How can you destroy malware that doesn’t exist on a file?
Without a file to eradicate, most antivirus measures are useless against this threat. That’s because the malware is installed directly to the registry with an encoded autostart registry key that’s hidden.
In plain English: The malware lives on the registry, so antivirus programs can’t scan for it and even with system reboots, the malware continues to be in effect.
How the malware gets there
Like all malware, this attack needs a point of entry. And as so often is the case, this one relies on tricking users.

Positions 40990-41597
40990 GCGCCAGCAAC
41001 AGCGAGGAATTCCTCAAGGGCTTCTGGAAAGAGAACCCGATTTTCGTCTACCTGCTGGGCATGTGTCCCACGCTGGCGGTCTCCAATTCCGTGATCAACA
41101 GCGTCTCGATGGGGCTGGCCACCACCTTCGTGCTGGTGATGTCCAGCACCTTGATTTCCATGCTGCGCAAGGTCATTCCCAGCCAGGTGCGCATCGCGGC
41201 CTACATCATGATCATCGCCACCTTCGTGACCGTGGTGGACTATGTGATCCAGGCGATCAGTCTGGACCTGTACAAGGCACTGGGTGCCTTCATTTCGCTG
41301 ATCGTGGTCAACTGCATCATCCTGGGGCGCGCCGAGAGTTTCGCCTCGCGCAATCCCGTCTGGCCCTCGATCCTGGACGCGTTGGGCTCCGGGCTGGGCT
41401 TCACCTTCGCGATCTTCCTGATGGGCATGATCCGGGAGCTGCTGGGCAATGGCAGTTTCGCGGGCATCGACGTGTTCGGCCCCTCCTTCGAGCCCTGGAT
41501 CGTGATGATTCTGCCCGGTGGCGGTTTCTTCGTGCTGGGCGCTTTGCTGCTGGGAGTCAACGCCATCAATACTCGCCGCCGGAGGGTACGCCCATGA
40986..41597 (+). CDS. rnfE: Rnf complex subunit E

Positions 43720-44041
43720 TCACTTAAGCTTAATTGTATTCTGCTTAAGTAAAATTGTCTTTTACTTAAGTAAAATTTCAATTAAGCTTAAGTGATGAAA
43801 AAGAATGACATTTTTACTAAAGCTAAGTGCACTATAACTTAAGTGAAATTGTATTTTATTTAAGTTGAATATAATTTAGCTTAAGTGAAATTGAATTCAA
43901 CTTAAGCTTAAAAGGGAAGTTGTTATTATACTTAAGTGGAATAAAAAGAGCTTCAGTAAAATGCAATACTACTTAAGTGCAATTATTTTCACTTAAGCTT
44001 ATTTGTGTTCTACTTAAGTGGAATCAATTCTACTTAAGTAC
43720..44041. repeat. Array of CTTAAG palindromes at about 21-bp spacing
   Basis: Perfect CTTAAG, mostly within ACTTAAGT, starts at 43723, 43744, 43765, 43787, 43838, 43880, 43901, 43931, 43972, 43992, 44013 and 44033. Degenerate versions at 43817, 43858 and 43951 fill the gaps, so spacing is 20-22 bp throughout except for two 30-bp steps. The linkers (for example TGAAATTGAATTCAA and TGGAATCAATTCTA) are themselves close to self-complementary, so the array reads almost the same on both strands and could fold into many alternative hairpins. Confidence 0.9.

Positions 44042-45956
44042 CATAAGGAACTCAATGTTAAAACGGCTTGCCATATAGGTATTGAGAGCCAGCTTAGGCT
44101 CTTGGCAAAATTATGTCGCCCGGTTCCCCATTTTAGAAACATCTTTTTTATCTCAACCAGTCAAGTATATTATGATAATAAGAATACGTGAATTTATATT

A crafted Microsoft Word file is emailed to a user. In this case, the email claimed to be from a postal service contianing information about a package that was undeliverable.
And once that malware is on the register, it provides an opening for hackers to install banking Trojans or steal files or documents.
Like most attacks, the human layer can be your best defense or biggest weakness with this malware.
Having users recognize phishing attacks and encouraging good security awareness is key.
One way you may want to go about this: regularly testing them.
Set up fake emails from a non-work account and “phish” them on your own. It’s a good reminder that these tactics can be used against them at any time, and constant vigilance is a must.